TeePee: “I think I definitely still have the ability to play at a top level”
Team EnVyUs got off to a shaky start in the inaugural season of the Call of Duty World League for Black Ops III last year. The team went 12-10 and earned the fifth seed heading into the playoffs for Stage One, which started on April 2, 2016.
The boys in blue lost in the first round of the playoffs against Elevate, marking the end of that iteration of the EnVyUs lineup.
Of course, EnVyUs went on to win the 2016 Call of Duty World League Championship after making major roster changes following the first season of the CWL—and one of the players involved was Tyler “TeePee” Polchow.
After amassing 18 championships and over $200,000 in career earnings, TeePee decided to hang up his controller last spring. It has been one year since this Call of Duty legend last competed in a major LAN event—but that doesn’t mean that he’s left the scene entirely.
TeePee now works as an analyst for the CWL, which is the perfect role for a tactically-minded former player like himself. And even though TeePee loves his new job as an analyst, he still frequently thinks about that day he decided to retire.
“I’ve gone back and forth on it a lot,” TeePee said. “I think I definitely still have the ability to play at a top level, but I think I made the right decision in terms of my physical and mental health overall. It definitely takes a toll on you—the stress and not being as active definitely got to me. I think in terms of a job, I might reconsider my decision. But in terms of how things have turned out for the better, I think I made the right decision.”
With his playing days behind him, TeePee is now focused on being the best analyst possible. TeePee was always one of the smartest players in the community throughout his career–and now he gets to share his vast Call of Duty knowledge with fans and spectators.
“It’s a lot of fun to be honest,” TeePee said. “I like to be able to bring a different perspective to Call of Duty. I know a lot of people in general think Call of Duty is a very simple and basic game, so to be able to point those little things out from a top-player perspective is really cool. Overall, it’s been a lot of fun. It’s been a learning experience, but I think over the past year I’ve gotten a lot better at it.”
As with other former top players turned analysts, such as Joe “MerK” DeLuca, a ton of TeePee’s former teammates and rivals are still competing in professional Call of Duty. Now, instead of playing alongside or against them TeePee gets to analyze and critique their gameplay–perhaps even more than when he was actually competing.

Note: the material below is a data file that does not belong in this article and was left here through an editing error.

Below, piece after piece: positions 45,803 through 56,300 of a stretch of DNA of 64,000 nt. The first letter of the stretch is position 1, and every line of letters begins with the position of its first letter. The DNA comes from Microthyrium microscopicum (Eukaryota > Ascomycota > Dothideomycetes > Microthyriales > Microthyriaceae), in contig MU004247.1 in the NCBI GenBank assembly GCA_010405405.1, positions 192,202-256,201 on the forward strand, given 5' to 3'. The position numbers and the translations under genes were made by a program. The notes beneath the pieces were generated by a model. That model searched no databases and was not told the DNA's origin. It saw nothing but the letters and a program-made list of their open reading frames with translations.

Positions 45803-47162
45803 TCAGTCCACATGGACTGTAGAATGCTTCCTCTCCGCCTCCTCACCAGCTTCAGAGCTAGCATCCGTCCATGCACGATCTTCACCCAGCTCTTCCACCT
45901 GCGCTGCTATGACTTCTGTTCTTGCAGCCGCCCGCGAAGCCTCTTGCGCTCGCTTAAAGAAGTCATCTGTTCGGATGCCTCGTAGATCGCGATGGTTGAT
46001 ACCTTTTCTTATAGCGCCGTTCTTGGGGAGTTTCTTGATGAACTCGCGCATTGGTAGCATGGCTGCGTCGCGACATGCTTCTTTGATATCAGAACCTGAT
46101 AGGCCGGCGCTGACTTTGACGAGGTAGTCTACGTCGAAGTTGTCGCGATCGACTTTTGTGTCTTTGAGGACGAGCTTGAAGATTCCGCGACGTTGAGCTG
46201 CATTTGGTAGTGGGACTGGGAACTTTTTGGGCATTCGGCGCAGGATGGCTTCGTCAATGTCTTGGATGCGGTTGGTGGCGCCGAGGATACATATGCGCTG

“It’s definitely a cool perspective now, but it’s funny to see some of the issues that I saw when I was teaming or playing against some of these guys that are shining through a bit more because I have more of a third-person perspective rather than in-game,” TeePee said. “I want to help them out sometimes, but it’s not really my place to do that anymore. It’s just my instinct to say ‘hey, you’re doing this wrong still’ or other repetitive issues I see now.”
Even though TeePee is now behind the desk analyzing former teammates and friends, that doesn’t change his competitive nature. TeePee said that he definitely still has the competitive drive to play at the top level–but there are some aspects of the job that he doesn’t miss.
“I miss it a lot, especially when I see some of these close matches happen or just the feeling of winning a big game and playing with all that money on the line,” TeePee said. “It’s more of like an adrenaline junky type of feeling–yea, I miss the competitive feeling in that sense. But the day-to-day stress of practicing and dealing with teammates gets to you after a while of putting in all those hours.”
With the franchise returning to boots-on-the-ground next year in Call of Duty: WWII, several fans have started to speculate, or maybe even pray, that TeePee will come out of retirement. As one of the winningest players in Call of Duty history, especially in boots-on-the-ground games, TeePee could have another difficult choice to make once the new game is released this November.
While he enjoyed a prosperous career as a player, and has seen great success on the analyst desk as well, there are still a lot of other opportunities that TeePee could pursue in the future, including coaching or managing.
“Yea, definitely, I’d be open to the idea for sure,” TeePee said. “Recently, I’ve been trying to help out by making the game more competitive as a whole, in terms of giving my input on rulesets, balancing and mapsets. I’m pretty much open to anything and I feel like I would do a very good job of being a coach.”
Just as TeePee has evolved over the many years since he first began competing, so has the professional Call of Duty scene. While some people might not have been able to imagine what the Call of Duty esports scene has grown into over the last few years, TeePee always had some belief in the franchise’s potential.
“I guess I had an inkling of what it was going to grow into,” TeePee said. “Did I think it would get to this level back when I started? Probably not. But, we’ve seen a natural progression of things. We’ve had some down years, we’ve had some up years. It’s cool to see everything growing in the way it has basically since the CWL was implemented.”
The future continues to look bright for Call of Duty esports—and it looks like TeePee will be around, in some capacity, for the long haul.